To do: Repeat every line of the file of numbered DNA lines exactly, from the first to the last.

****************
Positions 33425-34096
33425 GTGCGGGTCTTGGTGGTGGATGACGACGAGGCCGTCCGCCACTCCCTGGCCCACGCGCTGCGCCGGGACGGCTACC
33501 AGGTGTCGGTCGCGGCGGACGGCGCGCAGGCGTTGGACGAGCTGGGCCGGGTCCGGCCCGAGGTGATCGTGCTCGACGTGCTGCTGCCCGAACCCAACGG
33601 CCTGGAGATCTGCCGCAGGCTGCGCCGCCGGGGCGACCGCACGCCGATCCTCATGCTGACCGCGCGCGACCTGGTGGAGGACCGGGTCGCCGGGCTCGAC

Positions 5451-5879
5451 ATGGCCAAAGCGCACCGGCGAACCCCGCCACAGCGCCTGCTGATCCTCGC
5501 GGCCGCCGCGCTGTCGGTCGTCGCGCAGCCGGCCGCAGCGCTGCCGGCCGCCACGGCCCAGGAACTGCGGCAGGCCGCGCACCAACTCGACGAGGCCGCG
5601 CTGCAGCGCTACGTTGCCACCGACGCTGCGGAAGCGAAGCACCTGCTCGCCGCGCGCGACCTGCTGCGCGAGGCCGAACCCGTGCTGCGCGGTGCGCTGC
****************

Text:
Positions 33425-34096
33425 GTGCGGGTCTTGGTGGTGGATGACGACGAGGCCGTCCGCCACTCCCTGGCCCACGCGCTGCGCCGGGACGGCTACC
33501 AGGTGTCGGTCGCGGCGGACGGCGCGCAGGCGTTGGACGAGCTGGGCCGGGTCCGGCCCGAGGTGATCGTGCTCGACGTGCTGCTGCCCGAACCCAACGG
33601 CCTGGAGATCTGCCGCAGGCTGCGCCGCCGGGGCGACCGCACGCCGATCCTCATGCTGACCGCGCGCGACCTGGTGGAGGACCGGGTCGCCGGGCTCGAC

Positions 5451-5879
5451 ATGGCCAAAGCGCACCGGCGAACCCCGCCACAGCGCCTGCTGATCCTCGC
5501 GGCCGCCGCGCTGTCGGTCGTCGCGCAGCCGGCCGCAGCGCTGCCGGCCGCCACGGCCCAGGAACTGCGGCAGGCCGCGCACCAACTCGACGAGGCCGCG
5601 CTGCAGCGCTACGTTGCCACCGACGCTGCGGAAGCGAAGCACCTGCTCGCCGCGCGCGACCTGCTGCGCGAGGCCGAACCCGTGCTGCGCGGTGCGCTGC